For the cofounders of Cambridge startup LovePop, working above a nightclub near Faneuil Hall is pure luxury.
Until May, Wombi Rose and John Wise were prototyping and producing their 3-D pop-up greeting cards in a basement in Harvard Square. Next thing they knew, they were sharing TechStars’s accelerator program workspace with 11 other Boston companies.
Now, LovePop’s team of architects, designers, engineers, and Web developers have a space buzzing with laser cutters, computers, and plenty of unbridled energy, and work in what Wise calls “two-week sprints” to create their breathtakingly intricate and whimsical card collections.
LovePop is finding its niche — and getting national attention: Wise, 28, and Rose, 29, appeared on Shark Tank on Dec. 11. The episode featured cards that the LovePop team designed specifically for the investors, such as a New York City skyline and a sports car. Ultimately, Rose and Wise landed an offer of $300,000 for 15 percent of their company.
Filming the episode reminded the pair why they founded LovePop in the first place. “You’re in the middle of essentially explaining what you pour all of your time and energy and passion into,” says Rose. “And that, I think, is the most powerful part of the experience . . . because now we have this opportunity to share [the LovePop] experience with the whole nation.”
Rose and Wise are businessmen (both have master’s degrees from Harvard Business School), but they are craftsmen as well, having met 10 years ago as undergrads at Webb Institute in New York, where they studied naval architecture and marine engineering.
Years later, on a trip to Vietnam during their time at Harvard, the two became fascinated with Kirigami, an art form where 3-D structures are created from sliced paper.
“We’re both engineers, and I’m a bit of an artist as well, and we just thought, wow, this is the coolest medium,” says Rose. “We got really excited about the world of possibilities and all the different things we could make out of it.”
With the help of Vietnamese architect Ha Trinh Quoc Bao, Wise opened his own production facility in Da Nang and assembled a workforce of local craftspeople. Bao now directs the team that churns out 20,000 to 40,000 cards a month. LovePop cards are priced from $8 to $13, and sold online (www.lovepopcards.com), as well as at kiosks in Faneuil Hall Marketplace, South Station, Natick Mall, and the Shops at Prudential Center.
Going into the greeting card industry may seem a far cry from their days in shipyards, but to Rose and Wise, the transition was easy.
“The way we design these cards is actually the same way that you design a ship; because you have all the transverse structures and all the longitudinals, and a ship’s grid structure is built in the exact same slices as our cards,” explains Rose.
And like architecture, LovePop cards feel like miniature structures with permanence. People often buy them as decorations, or as gifts in themselves.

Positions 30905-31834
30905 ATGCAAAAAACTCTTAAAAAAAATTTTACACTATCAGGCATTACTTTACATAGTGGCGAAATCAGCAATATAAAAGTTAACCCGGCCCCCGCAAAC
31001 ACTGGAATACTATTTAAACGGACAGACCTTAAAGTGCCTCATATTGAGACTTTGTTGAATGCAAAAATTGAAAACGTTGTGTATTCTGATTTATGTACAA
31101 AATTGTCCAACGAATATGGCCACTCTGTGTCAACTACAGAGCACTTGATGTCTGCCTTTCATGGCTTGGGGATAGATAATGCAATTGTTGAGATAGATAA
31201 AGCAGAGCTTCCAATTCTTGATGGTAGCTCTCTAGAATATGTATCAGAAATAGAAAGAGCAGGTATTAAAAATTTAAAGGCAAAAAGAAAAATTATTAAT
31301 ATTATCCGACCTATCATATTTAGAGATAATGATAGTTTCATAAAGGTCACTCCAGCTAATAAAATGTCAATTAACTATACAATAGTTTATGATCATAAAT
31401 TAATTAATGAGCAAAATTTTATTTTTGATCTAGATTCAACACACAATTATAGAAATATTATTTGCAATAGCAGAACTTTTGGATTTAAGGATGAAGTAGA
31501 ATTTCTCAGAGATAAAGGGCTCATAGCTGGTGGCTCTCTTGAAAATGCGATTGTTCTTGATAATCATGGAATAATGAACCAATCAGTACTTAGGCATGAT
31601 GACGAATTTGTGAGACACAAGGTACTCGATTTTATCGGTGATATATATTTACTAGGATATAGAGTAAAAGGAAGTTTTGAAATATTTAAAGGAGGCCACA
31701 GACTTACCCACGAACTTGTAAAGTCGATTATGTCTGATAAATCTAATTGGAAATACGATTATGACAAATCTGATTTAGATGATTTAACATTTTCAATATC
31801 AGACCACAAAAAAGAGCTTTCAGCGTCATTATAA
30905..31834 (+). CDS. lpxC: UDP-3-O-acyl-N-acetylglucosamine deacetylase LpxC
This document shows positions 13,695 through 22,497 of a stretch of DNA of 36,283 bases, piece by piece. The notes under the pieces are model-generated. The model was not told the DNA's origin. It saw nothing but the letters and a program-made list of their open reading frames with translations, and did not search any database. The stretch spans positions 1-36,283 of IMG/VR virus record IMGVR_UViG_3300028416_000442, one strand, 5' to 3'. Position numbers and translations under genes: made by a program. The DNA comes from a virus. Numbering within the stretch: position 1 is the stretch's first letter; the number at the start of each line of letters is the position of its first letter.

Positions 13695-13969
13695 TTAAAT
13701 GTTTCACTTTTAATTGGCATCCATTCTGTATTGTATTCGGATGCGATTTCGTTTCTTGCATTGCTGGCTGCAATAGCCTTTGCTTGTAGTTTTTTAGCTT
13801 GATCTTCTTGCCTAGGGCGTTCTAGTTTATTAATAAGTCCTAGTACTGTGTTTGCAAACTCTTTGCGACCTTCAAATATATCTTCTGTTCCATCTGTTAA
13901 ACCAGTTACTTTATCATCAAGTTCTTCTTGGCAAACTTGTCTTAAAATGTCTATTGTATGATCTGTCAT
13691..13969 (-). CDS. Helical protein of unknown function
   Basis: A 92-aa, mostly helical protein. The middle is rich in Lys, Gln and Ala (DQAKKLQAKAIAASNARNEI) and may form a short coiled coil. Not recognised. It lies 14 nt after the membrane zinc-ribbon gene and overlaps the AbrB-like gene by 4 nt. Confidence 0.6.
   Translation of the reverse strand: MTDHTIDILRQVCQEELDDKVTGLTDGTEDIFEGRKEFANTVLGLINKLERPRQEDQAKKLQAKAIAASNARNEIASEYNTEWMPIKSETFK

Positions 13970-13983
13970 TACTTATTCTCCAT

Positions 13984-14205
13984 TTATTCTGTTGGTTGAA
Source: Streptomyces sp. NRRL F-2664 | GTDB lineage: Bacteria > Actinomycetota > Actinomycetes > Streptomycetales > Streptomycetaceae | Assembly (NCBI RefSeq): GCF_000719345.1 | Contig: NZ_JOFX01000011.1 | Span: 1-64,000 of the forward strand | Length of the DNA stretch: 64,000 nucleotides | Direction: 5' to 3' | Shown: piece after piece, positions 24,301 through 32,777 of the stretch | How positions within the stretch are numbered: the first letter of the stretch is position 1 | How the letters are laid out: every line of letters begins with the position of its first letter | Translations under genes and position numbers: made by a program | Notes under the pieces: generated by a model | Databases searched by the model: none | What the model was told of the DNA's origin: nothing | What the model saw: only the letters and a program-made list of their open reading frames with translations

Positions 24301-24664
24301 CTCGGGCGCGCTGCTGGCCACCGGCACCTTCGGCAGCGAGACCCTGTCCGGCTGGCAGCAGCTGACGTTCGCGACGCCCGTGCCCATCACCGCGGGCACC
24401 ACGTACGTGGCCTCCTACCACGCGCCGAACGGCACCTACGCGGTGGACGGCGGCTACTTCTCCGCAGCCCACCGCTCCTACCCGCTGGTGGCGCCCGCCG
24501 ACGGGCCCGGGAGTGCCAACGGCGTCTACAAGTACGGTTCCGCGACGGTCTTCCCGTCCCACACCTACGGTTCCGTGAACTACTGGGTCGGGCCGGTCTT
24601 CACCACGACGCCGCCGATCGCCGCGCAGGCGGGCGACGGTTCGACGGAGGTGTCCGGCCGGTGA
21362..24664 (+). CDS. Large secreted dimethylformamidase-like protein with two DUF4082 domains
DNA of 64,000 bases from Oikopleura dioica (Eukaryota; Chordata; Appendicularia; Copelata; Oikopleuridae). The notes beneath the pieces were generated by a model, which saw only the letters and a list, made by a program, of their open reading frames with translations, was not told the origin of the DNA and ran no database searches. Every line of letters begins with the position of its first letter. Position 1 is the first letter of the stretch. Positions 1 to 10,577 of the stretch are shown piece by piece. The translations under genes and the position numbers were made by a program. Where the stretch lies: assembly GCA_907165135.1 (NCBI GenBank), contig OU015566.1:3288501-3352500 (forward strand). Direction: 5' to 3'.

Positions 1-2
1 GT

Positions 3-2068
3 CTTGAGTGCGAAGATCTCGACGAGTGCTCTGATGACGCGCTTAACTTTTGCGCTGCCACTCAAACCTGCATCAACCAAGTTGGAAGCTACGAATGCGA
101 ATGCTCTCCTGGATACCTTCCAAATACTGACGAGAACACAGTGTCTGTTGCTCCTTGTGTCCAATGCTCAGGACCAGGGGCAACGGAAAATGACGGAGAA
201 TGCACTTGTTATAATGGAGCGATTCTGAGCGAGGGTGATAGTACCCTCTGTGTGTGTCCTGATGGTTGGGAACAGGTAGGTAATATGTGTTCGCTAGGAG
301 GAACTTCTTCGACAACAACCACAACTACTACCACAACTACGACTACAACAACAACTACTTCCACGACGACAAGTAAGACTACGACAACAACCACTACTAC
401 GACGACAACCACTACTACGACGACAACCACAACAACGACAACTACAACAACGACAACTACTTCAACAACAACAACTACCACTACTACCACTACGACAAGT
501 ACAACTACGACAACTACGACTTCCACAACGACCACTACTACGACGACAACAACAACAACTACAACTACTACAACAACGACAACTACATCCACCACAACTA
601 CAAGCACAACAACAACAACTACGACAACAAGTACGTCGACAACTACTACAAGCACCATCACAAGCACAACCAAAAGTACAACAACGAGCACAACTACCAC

“I think what’s the coolest is when veterans come by, and they love the ships,” says Helen Assefaw, a sales associate for LovePop’s Faneuil Hall kiosk. “They’ll get them just as decorations. . . . It’s great to see how people can really connect to something.”
Assefaw’s favorite LovePop features Santa lounging in a hammock between two palm trees. “I’m from [Eritrea],” says Assefaw, who sees the cards as an easy gift for loved ones around the world. “My family’s from there, and this would be perfect for my grandparents.”
It is the idea of connection, not occasion, that is essential to LovePop’s philosophy.
“All day long, you have all these opportunities to tell somebody something nice, something special, and when you do that, that really lifts someone up in their day,” says Rose. “What we want to do is give people the opportunity to do that more often, and in more ways
In fact, the emotional aspect of card-giving is what compelled Rose and Wise to pursue LovePop full time.
“Building boats and big architecture is really exciting and cool, and you create beautiful things, but there is something very real about the stories that we hear about how people are using these cards to connect with people that they love,” says Wise. “Knowing very directly that we’re playing a part in that, that we have a hand in that, is really powerful.”
Perhaps the best part about a LovePop card is its element of surprise. Unassumingly flat when closed, the creations bloom, elaborately and unexpectedly, as they are opened. Sometimes, the recipient’s reaction can be unexpected as well.
“I gave my mom our whale card, with a mama whale and baby whale inside,” Wise remembers. “My sister was like, ‘Oh, so you’re calling Mom a whale?’ ” For a moment Wise seems transported back to his family tableau. He shakes his head fondly and smiles. “That one backfired.”
Mallory Abreu can be reached at firstname.lastname@example.org.